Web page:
Program Board pulls out of sponsoring annual bipartisan debate

Media Credit: Sarah Urtz | Photographer

Cole Perry, the chairman of the College Republicans, said planning the event without the help of Program Board may be more difficult because College Democrats and Republicans transition their leadership in April – when the event is typically held.

Updated: Feb. 28, 2019 at 3:20 p.m.

For at least a decade, Program Board sponsored an “Only at GW” debate co-hosted by the GW College Republicans and College Democrats – but the partnership will come to a close this year.

Members of Program Board said they will no longer team up with the top two political student groups for an April debate, which features left- and right-wing political commentators who discuss opposing sides of current political issues. Program Board leaders said the group wants to stray from politics as an apolitical student organization, but leaders of the College Republicans and Democrats said lacking the sponsor may hurt efforts to host and advertise one of the groups’ largest annual events.

Reed Elman Waxham, the chair of Program Board, said that while GW is “one of the most politically active schools” in the United States, members of Program Board want to give students a space to enjoy themselves without discussing politics. He said Program Board has not historically provided monetary support for the debate but helped market the event.

“Sometimes students just need to be students, and events that allow students to be students first are our priority,” he said in an email.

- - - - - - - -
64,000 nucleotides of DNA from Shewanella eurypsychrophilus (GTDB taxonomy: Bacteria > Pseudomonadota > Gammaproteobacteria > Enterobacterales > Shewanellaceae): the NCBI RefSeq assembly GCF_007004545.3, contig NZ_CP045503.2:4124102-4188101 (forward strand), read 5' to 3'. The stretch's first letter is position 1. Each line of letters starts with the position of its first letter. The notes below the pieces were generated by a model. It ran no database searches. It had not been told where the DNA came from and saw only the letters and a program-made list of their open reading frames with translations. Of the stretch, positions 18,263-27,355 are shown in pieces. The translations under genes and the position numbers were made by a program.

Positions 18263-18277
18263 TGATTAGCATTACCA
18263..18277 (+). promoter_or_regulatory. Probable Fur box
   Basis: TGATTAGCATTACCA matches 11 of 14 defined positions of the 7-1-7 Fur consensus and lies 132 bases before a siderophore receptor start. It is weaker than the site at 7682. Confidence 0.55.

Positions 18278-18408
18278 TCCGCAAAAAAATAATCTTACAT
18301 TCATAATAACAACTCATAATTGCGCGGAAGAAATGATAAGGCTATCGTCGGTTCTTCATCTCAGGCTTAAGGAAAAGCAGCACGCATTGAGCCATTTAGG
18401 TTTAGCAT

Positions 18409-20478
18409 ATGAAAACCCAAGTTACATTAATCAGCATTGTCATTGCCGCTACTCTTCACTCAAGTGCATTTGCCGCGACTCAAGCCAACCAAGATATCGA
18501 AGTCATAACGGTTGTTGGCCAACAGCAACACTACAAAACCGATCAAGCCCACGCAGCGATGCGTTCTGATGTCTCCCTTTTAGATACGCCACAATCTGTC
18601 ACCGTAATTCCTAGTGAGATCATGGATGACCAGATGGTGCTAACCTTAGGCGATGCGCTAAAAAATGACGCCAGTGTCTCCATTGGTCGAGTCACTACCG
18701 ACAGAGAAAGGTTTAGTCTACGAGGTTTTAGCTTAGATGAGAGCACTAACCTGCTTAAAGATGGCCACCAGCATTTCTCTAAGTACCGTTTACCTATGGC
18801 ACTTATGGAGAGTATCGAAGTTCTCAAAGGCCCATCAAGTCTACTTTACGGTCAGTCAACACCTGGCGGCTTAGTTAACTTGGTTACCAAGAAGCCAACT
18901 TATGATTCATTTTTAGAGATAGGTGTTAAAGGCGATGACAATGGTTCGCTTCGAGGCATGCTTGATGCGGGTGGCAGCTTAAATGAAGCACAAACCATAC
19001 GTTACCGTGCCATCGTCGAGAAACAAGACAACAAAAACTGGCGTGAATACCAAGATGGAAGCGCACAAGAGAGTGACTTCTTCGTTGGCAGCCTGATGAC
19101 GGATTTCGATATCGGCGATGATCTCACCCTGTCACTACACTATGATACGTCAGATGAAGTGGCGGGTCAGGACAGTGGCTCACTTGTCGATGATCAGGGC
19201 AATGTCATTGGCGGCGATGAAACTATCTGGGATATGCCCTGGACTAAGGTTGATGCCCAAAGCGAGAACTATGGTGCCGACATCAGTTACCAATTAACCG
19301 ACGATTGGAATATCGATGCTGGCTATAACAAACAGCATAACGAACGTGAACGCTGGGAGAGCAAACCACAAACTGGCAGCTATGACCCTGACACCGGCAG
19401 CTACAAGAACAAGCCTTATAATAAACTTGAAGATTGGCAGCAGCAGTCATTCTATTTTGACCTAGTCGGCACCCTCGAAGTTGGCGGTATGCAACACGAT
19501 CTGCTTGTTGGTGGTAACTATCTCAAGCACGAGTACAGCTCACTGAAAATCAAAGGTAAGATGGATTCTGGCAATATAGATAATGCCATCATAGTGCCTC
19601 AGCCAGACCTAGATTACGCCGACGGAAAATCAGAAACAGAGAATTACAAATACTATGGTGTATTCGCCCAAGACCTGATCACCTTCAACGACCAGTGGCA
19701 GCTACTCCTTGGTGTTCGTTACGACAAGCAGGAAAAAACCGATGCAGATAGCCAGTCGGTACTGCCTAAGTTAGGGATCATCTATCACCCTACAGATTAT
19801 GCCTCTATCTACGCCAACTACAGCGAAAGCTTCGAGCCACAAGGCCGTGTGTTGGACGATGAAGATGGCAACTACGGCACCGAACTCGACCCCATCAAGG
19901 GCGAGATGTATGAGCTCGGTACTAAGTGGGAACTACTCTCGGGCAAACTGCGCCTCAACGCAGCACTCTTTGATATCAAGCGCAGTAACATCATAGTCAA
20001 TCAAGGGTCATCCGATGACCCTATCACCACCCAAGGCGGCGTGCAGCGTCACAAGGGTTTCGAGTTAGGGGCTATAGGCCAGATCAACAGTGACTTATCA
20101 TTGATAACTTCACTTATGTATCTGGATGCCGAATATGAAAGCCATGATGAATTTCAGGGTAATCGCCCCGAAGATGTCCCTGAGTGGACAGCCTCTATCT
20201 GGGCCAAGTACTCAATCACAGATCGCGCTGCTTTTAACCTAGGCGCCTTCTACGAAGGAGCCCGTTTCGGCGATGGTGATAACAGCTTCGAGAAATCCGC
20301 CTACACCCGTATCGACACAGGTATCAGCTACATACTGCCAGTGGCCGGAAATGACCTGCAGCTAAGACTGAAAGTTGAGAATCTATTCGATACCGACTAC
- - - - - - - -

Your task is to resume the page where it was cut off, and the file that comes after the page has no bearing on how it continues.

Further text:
Elman Waxham said the organization will instead turn its focus to its first-ever two-part Spring Fling this semester.

Cole Perry, the chairman of the College Republicans, said Program Board has typically assisted the organizations with applying for Student Association funding, advertising the debate and reserving the Jack Morton Auditorium. He said nearly all students are involved in politics, and the event is like a “capstone” for both organizations.

“Why would I want to be in a partisan club if all we did was have bipartisan events?” he said. “We’re the face of Republicans on campus, they’re the face of the Democrats on campus. It’s like the grand finale of the year.”

He said planning the event without the help of Program Board may be more difficult because College Democrats and Republicans transition their leadership in April – when the event is typically held.

Perry said the organizations did not host the debate last year because they did not give the SA finance committee enough time to process a budget request.

Former White House Press Secretary Josh Earnest and Tom Ridge, the first secretary of the Department of Homeland Security, debated during the event in 2017. Former Democratic congressman Barney Frank of Massachusetts and George W. Bush’s former press secretary Dana Perino attended the debate in 2015.

Perry added that members of College Republicans are currently in talks with officials in the School of Media and Public Affairs to plan the debate because they could help to bring in alumni and find a moderator.

“Maybe it’s a good thing, but it is disappointing that it can’t be a totally student-led program,” Perry said. “So it was a little strange to hear that Program Board has no intention of working again on it.”

College Democrats President Bridget Anzano said members of College Democrats heard that Program Board would not sponsor the debate through members of College Republicans who originally reached out to the student organization at the beginning of the semester.

“We are still being allocated money from the SA to hold the event, and we are very grateful for that,” she said in an email. “We are currently in the process of working with CRs to hammer out the specific details of it.”

Editor’s note: This post was updated to more accurately reflect a quote from Cole Perry.

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